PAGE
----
UNBOXED: Reviewing the Evoluent Vertical Mouse 4
Typically when we go into a computer mouse review, we’re thinking about the product in the sense of how it would translate to the computer gaming experience. Gaming mice, much like their keyboard brethren, have become a specialty kind of product for gamers, as well as everyday desktop computer users—myself included. While comfort and ease of use is definitely a major part of the standard mouse review, it’s never really been the focal point. But that’s exactly what we have with the Evoluent Vertical Mouse 4.
While there are a few options for customizability and more buttons than a standard mouse, what really sets the Evoluent Vertical Mouse 4 apart is exactly what its name suggests: this is a mouse that is literally turned on its side. The purpose of the design, according to Evoluent, is to create a more comfortable and natural form factor for the user.
Despite the prevalence of the palm-down grip design that we’ve all become accustomed to over the years, Evoluent suggests that the traditional mouse is truly hurting and creating discomfort in the wrist for a lot of users. That’s because this “standard” grip essentially twists the bones in the forearm. The Vertical Mouse, though, uses Evoluent’s handshake grip design to keep the arm in a neutral position.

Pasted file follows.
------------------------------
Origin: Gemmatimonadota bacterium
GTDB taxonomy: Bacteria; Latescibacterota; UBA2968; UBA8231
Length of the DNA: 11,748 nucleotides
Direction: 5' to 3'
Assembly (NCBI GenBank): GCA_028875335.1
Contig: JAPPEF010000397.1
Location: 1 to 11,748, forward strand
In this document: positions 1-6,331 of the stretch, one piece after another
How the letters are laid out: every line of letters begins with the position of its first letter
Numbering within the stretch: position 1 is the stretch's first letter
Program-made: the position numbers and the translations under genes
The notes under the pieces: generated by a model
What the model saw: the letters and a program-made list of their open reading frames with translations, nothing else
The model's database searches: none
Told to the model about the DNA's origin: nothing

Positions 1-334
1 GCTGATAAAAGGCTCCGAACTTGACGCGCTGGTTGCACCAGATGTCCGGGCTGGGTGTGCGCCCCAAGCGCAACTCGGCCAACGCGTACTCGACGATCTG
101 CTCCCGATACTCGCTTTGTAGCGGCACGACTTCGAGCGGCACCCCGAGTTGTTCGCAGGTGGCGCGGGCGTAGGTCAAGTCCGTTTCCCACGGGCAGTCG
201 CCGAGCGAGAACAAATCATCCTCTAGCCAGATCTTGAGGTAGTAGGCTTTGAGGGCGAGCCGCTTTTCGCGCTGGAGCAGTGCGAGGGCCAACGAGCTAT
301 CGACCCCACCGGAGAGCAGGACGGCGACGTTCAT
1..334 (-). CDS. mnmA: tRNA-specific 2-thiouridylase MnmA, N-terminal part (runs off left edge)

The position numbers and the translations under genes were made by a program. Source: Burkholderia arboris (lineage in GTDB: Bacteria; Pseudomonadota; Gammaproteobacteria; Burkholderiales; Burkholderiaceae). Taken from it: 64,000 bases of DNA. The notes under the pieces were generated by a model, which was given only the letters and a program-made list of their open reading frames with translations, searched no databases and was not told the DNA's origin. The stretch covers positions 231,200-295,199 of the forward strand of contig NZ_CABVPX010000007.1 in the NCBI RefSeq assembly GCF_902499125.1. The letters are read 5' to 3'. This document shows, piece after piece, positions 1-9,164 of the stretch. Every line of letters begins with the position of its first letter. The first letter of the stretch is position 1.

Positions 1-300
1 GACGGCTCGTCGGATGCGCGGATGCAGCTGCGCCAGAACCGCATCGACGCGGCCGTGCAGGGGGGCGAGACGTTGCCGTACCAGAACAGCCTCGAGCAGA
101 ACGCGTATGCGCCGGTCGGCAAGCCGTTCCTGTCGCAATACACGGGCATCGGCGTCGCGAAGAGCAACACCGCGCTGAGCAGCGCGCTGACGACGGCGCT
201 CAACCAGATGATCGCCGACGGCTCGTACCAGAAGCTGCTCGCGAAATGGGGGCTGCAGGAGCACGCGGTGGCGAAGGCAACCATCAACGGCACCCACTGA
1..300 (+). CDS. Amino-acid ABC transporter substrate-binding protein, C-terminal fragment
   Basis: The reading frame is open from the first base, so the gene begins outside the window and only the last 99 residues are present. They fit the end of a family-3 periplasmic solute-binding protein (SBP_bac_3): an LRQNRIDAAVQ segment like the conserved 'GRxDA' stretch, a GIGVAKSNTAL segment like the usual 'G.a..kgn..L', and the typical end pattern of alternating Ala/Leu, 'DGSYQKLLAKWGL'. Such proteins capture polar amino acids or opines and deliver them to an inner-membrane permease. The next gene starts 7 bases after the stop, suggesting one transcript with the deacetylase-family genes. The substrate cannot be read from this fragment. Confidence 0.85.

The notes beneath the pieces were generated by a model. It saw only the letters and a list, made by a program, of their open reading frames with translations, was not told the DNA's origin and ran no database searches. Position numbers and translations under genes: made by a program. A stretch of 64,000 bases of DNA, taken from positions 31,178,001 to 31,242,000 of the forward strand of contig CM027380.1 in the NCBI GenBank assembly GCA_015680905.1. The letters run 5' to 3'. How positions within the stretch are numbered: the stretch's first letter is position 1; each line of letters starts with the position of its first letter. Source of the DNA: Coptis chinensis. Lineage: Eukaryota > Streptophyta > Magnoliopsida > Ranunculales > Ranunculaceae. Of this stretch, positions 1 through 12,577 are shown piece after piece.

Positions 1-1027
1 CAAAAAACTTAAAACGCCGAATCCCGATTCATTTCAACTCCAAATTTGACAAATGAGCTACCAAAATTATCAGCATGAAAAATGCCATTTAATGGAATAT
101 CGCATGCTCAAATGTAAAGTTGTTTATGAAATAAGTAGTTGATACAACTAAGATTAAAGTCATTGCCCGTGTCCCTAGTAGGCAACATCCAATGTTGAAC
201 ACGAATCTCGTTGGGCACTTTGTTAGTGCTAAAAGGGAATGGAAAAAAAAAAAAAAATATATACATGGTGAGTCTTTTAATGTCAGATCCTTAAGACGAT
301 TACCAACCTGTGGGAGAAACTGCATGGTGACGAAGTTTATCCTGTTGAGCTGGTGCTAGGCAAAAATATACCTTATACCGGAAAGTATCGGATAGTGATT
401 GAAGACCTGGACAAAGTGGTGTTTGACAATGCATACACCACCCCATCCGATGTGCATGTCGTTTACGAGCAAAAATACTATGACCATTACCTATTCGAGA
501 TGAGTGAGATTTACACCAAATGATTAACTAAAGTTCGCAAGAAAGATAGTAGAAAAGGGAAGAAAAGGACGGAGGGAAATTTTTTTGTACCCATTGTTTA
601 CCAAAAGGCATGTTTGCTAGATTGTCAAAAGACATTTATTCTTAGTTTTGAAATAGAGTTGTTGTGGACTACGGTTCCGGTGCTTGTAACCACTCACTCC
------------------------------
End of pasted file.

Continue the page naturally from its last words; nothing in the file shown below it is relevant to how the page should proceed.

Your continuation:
It certainly makes for a funky design that’s sure to catch a lot of odd glances in the office, but the mouse really does provide a more comfortable experience over longer stretches of time.
Beyond the form factor, the Evoluent mouse has an adjustable optical sensor, a smartly designed thumb rest that has access to two customizable buttons, an extended lip rest for the pinkie, and your standard scroll wheel. Evoluent also has myriad options as far as left- and right-handed mice are concerned, adding in different color options, and wired and wireless mice.
The difficulty for me personally with the Vertical Mouse—beyond the aggressive pricing ($90)—was simply getting used to changing my grip. At times, I still found myself trying to hold the mouse like a standard, palm-down product, often grasping it like a claw with my thumb not even on the thumb rest. And though you can navigate by simply flicking your wrist left and right, I found it odd trying to move the cursor up and down the screen. Am I supposed to move my whole arm? Or should I still bend my fingers to move the mouse?
The learning curve was a big one, and I don’t think it’s one that I ever got over. But if the user is able to smoothly transition to this unique mouse design, I can absolutely see the benefits of switching your grip.